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COVID 19 infection and mucormycosis—a dangerously increasing combination

To the editor,


With the current pandemic of coronavirus disease 2019 (COVID-19) raging, there has been a frantic search for treatment options. Out of the several treatment options that have been tried with varying degrees of success, systemic glucocorticoids have been shown to improve survival in COVID-19. Unfortunately, the widespread use of glucocorticoids has also led to an increase in the side effects of these drugs especially an increase in secondary bacterial or fungal infections. COVID-19-associated pulmonary aspergillosis (CAPA) complicating the course of COVID-19 has widely been reported; there are only a few reports on mucormycosis [1, 2], probably due to the lack of clinical suspicion and difficulty in isolation of causative fungi.

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Mucormycosis is an acute or subacute rapidly progressing infections caused by the angioinvasive fungi in the order of Mucorales [3]. It most commonly affects patients with poorly controlled diabetes mellitus and immunocompromised patients, leading to significant morbidity and mortality. The most common region affected is the nose, paranasal sinus, and brain leading to rhino-orbital and rhino-cerebral mucormycosis; this is also seen in the present pandemic and most of the case reports are of rhino-orbito-cerebral mucormycosis [4]; however, there are reports of pulmonary [1] and gastrointestinal mucormycosis too [5]. The cause for increased mucor infection in patients is complex and includes an interplay of factors, like pre-existing diseases, such as diabetes mellitus; use of immunosuppressive therapy like glucocorticoids and tocilizumab; pre-existing lung conditions; and systemic immune alterations by the virus itself like reduced number of T lymphocytes, CD4+T, and CD8+T cells [4].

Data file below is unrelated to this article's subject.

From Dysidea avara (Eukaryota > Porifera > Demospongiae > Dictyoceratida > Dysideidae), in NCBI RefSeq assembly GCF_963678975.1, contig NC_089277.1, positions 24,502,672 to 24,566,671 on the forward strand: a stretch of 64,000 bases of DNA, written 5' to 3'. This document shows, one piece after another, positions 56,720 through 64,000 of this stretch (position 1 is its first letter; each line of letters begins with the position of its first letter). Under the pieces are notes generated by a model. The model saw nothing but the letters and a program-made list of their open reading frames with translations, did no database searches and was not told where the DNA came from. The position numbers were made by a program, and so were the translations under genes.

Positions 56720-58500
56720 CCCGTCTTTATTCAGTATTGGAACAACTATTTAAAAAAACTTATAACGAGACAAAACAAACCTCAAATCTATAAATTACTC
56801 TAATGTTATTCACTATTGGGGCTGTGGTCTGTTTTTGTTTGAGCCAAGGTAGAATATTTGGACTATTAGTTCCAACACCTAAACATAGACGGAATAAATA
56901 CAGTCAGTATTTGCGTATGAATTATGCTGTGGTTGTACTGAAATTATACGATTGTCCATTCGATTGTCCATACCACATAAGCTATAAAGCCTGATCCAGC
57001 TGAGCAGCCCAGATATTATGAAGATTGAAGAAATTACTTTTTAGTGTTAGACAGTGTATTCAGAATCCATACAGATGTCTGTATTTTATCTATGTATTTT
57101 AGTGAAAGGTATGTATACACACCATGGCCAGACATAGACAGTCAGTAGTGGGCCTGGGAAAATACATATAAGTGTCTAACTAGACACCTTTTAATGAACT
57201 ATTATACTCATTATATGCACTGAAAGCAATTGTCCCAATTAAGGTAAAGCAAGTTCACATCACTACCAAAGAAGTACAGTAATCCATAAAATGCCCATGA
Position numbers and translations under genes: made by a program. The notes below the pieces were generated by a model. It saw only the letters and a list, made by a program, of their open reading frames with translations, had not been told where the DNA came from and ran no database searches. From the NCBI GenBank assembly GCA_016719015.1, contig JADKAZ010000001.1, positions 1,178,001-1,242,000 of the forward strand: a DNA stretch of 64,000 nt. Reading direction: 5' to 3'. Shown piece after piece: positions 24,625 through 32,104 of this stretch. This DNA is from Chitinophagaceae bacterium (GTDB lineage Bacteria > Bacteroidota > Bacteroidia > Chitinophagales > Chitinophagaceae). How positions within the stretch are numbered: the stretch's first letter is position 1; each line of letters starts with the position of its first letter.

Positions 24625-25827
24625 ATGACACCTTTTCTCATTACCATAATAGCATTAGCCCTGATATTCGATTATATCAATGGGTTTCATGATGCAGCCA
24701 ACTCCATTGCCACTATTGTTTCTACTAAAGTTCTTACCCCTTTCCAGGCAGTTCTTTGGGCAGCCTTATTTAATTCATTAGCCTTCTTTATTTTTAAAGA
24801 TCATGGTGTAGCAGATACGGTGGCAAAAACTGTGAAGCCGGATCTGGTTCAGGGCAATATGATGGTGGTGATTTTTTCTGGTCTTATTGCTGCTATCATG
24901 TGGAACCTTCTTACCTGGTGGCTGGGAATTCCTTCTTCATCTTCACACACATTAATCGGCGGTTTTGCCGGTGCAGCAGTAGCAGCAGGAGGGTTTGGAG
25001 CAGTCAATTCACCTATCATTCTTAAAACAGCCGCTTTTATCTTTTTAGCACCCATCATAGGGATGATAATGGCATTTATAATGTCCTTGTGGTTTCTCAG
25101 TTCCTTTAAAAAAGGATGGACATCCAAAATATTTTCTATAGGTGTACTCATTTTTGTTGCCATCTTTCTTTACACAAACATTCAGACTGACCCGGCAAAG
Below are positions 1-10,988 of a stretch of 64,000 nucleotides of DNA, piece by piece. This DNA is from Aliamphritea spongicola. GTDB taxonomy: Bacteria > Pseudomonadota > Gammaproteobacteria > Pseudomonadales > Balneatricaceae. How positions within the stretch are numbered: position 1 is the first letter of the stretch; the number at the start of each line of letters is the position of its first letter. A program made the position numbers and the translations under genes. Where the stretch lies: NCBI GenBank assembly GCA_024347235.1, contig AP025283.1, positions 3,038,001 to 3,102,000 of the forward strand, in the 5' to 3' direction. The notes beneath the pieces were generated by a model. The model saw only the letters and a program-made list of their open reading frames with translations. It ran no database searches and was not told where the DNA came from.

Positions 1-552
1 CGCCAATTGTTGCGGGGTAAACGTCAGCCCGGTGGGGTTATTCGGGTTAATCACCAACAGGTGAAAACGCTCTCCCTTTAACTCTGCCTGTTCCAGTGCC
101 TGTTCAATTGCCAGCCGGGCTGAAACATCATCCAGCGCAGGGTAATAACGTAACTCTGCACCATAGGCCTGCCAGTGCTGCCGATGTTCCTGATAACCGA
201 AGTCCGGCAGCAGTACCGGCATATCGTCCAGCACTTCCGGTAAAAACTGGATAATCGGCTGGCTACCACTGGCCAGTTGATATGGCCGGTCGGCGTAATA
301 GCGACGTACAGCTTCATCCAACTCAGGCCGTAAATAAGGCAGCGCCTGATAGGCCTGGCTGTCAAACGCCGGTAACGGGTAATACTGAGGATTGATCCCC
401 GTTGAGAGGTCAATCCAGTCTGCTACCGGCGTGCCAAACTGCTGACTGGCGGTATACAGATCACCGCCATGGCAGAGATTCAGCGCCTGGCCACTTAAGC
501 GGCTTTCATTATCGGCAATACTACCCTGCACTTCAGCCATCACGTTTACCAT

Many challenges have also emerged in the management of mucormycosis during this pandemic. Early detection, control of hyperglycemia, liposomal amphotericin B, and surgical debridement are the cornerstones in the successful management of mucormycosis. However, in the current scenario, it is difficult to control the hyperglycemia due to the extensive use of steroids, most operation theaters remain shut due to diversion of manpower and other resources to other departments; therefore, delaying surgical debridement and the presence of coexisting multi-organ dysfunction in these patients makes it difficult to shift them for imaging studies.


In this scenario, it is imperative that clinicians should be sensitized to the increased risk of development of this fatal infection, especially while treating diabetic coronavirus-affected patients with systemic steroids. In addition, judicious use of glucocorticoids must be advocated in all patients.

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Corona virus 2019


COVID-19-associated pulmonary aspergillosis


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SSB and VKK contributed to the manuscript concept, design, acquisition of the data, and writing and revising of the original draft. All authors have read and approved the final manuscript.

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Correspondence to Satvinder Singh Bakshi.

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Bakshi, S.S., Kalidoss, V.K. COVID 19 infection and mucormycosis—a dangerously increasing combination. Egypt J Otolaryngol 37, 53 (2021).

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  • COVID 19
  • Mucormycosis
  • Glucocorticoids